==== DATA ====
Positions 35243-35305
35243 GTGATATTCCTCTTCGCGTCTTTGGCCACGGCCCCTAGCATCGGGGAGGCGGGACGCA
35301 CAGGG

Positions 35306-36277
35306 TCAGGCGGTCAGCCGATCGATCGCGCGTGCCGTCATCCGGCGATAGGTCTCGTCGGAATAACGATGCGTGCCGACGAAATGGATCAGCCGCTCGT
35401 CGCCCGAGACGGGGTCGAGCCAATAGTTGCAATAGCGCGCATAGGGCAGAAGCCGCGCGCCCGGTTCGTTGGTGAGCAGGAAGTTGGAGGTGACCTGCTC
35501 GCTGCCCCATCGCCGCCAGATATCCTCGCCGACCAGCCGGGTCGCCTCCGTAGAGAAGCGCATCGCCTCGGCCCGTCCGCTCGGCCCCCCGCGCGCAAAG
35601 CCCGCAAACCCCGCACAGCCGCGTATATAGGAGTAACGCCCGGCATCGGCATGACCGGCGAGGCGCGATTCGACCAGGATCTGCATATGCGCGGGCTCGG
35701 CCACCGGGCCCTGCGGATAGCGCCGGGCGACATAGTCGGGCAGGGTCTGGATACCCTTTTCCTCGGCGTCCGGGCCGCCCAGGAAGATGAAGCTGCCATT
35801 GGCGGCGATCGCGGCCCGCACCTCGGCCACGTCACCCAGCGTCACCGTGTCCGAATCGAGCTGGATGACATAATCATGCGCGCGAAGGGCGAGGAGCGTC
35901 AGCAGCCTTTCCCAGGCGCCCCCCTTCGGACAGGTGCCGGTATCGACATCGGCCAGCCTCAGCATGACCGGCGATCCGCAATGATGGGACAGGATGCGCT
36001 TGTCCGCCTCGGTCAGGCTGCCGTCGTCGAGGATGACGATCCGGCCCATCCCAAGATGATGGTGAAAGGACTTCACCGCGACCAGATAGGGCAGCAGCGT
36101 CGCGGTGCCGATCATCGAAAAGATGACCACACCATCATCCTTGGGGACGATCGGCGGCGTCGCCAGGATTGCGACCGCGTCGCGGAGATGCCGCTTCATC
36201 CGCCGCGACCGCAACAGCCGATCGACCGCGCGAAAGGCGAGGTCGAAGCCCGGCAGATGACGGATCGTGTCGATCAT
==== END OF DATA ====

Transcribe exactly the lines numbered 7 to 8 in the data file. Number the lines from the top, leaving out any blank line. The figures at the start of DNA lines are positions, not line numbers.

35501 GCTGCCCCATCGCCGCCAGATATCCTCGCCGACCAGCCGGGTCGCCTCCGTAGAGAAGCGCATCGCCTCGGCCCGTCCGCTCGGCCCCCCGCGCGCAAAG
35601 CCCGCAAACCCCGCACAGCCGCGTATATAGGAGTAACGCCCGGCATCGGCATGACCGGCGAGGCGCGATTCGACCAGGATCTGCATATGCGCGGGCTCGG